Continental's Extra Legroom Seats program will be replaced with Economy Plus in 2012 when the airline merges with United. (Read more about Economy Plus below.)
The Verdict: Extra-legroom seats offer at least seven inches of space over regular economy seats, says the airline — and hey, that's a decent chunk of breathing room. But these seats don't come with early boarding. So is this worth 60 bucks? It all depends on the length of your legs, I guess. Plus, since Continental boards rear to front, those sitting in exit row seats, which are usually in the first half of the plane, won't have first dibs at the overhead bins.
Delta Economy Comfort Seats and Preferred Seats
On select international flights, Delta passengers can upgrade to Economy Comfort and take advantage of up to four inches of extra legroom, plus priority boarding in zone two, 50 percent more recline space, free alcoholic beverages and seat-back video screens on some planes. Prices range from $80 to $160 per segment.
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Economy Comfort isn't available on domestic flights. Most Delta domestic flights have Preferred Seats, which include roomy exit row seats and seats in the front of the plane — but they're not for sale to regular Joe flier. According to the Delta Web site, these seats are offered at no charge to "Diamond, Platinum, Gold, and Silver Medallion members, SkyTeam Elite and SkyTeam Elite Plus members, Alaska Airlines MVP and MVP Gold members, passengers that have purchased full fare Y or B class of service, and companions of preferred-seat eligible customers." (Can you say that in one breath?)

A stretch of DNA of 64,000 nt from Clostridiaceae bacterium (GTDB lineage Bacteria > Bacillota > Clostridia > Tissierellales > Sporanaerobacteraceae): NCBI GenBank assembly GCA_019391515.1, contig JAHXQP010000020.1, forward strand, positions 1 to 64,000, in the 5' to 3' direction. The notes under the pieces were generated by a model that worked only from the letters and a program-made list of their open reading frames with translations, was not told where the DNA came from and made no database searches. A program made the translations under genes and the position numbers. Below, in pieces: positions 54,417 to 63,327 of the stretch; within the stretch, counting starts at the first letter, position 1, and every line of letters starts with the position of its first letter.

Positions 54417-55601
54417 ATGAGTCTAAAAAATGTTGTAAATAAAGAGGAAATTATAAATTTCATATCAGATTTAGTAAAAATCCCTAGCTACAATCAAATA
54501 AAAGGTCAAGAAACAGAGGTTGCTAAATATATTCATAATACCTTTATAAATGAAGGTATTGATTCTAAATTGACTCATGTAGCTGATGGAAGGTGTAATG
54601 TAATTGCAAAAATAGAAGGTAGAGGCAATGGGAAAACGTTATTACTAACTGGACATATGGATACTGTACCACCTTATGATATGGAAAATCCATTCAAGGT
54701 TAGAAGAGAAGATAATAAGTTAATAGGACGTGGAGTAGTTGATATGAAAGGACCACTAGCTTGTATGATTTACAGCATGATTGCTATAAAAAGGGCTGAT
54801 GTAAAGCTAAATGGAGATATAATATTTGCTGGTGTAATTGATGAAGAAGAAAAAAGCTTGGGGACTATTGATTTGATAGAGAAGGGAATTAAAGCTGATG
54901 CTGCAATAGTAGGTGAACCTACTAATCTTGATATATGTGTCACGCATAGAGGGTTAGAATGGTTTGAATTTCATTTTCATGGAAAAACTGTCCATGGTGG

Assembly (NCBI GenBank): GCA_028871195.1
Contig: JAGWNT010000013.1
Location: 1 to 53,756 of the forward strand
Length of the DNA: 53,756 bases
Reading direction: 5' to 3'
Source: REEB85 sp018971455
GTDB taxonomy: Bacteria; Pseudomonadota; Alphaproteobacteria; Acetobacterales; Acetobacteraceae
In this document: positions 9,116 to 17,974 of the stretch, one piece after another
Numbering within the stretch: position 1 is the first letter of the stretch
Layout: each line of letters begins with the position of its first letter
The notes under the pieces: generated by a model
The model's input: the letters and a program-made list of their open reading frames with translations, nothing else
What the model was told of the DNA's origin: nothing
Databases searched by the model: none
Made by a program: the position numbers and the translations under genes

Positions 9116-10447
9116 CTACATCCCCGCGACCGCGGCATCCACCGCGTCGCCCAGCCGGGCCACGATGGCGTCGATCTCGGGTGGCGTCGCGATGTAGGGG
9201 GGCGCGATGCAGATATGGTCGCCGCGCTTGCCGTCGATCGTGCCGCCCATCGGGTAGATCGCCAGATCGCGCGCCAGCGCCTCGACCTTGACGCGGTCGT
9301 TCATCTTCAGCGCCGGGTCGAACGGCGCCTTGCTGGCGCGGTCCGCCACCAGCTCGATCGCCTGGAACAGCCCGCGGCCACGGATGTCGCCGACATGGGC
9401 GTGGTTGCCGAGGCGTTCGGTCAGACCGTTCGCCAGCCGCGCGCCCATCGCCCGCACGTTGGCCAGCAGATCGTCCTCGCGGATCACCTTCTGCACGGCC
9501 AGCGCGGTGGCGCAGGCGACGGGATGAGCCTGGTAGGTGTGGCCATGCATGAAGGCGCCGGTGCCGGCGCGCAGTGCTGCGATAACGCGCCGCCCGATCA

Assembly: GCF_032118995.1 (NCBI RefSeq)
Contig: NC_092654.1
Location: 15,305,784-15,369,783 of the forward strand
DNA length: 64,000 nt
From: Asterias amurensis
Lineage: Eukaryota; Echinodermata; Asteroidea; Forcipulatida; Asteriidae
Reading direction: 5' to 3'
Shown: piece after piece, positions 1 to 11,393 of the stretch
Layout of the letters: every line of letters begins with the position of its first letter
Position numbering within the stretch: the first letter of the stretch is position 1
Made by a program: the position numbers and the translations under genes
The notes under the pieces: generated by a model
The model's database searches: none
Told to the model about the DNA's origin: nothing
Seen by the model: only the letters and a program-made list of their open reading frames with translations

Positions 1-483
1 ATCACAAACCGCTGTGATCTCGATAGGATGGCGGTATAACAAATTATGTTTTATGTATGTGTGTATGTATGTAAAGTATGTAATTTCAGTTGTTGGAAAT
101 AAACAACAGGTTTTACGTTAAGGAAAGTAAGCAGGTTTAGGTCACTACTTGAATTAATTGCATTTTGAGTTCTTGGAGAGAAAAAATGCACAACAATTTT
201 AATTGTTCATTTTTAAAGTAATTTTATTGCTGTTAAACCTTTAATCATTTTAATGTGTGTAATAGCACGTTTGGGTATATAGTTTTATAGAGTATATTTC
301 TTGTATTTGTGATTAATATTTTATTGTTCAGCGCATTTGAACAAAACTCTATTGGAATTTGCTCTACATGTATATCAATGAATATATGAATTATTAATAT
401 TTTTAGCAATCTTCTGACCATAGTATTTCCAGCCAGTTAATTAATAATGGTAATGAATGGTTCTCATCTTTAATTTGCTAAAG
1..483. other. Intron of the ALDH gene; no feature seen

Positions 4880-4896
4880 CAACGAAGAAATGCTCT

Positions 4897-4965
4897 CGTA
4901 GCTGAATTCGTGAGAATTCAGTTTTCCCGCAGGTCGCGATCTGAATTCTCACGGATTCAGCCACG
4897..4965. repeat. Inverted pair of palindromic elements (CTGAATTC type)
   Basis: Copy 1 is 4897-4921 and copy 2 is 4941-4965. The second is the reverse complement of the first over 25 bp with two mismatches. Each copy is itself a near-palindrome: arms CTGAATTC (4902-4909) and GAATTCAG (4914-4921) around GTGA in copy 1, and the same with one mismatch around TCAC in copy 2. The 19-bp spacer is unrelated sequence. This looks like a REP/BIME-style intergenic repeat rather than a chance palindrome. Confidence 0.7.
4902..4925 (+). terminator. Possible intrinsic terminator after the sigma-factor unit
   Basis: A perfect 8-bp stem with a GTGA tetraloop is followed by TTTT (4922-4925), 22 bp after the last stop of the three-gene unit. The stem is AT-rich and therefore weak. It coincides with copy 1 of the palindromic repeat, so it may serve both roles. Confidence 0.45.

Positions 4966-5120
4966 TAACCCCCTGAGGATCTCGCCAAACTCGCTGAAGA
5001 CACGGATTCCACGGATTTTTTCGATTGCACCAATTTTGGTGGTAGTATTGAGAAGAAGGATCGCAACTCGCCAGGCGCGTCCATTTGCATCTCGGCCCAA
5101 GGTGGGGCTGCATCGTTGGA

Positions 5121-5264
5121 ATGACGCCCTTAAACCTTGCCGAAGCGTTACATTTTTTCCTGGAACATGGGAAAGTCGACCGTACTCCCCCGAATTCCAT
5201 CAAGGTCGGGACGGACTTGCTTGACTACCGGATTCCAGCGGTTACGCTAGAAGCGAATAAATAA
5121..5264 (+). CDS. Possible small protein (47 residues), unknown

The Verdict: On a long international flight, it might be worth $80 to unfold one's legs just a few more inches. And the free drinks aren't a bad perk either.
JetBlue Even More Space
On select flights, JetBlue offers Even More Space, which grants fliers access to the roomier seats (38 inches of pitch) on the plane in addition to early boarding in select cities. Costs vary by flight. I checked prices for this program on a flight from Charlotte, N.C., to Fort Lauderdale, Fla., on the JetBlue Web site, and received the option to book Even More Space seats in the first rows or in an exit row for an additional cost of $20 on the way there and $40 on the way back — and that's per leg, mind you.
Even More Space sometimes includes JetBlue's Even More Speed program, also known as early boarding, which is only available in select cities (Even More Speed cannot be purchased by itself). So if you're worried about having to gate-check your precious carry-on luggage, this is a plus.
The Verdict: Sure, these seats are slightly roomier. But middle seats in the front of the plane are up for grabs at that extra price, and personally, I wouldn't pay $40 to sit in a middle seat unless it was wedged between two adorable kittens. Since these extra seats are charged on a per-leg basis, they can get quite expensive. The cost for Even More Space seats on all legs of my Charlotte to Fort Lauderdale itinerary, which included a stop in New York, was $120 total; this might be worth it for tall travelers who really need the extra seat pitch, but not so much for 5'3" yours truly.
Southwest EarlyBird Check-In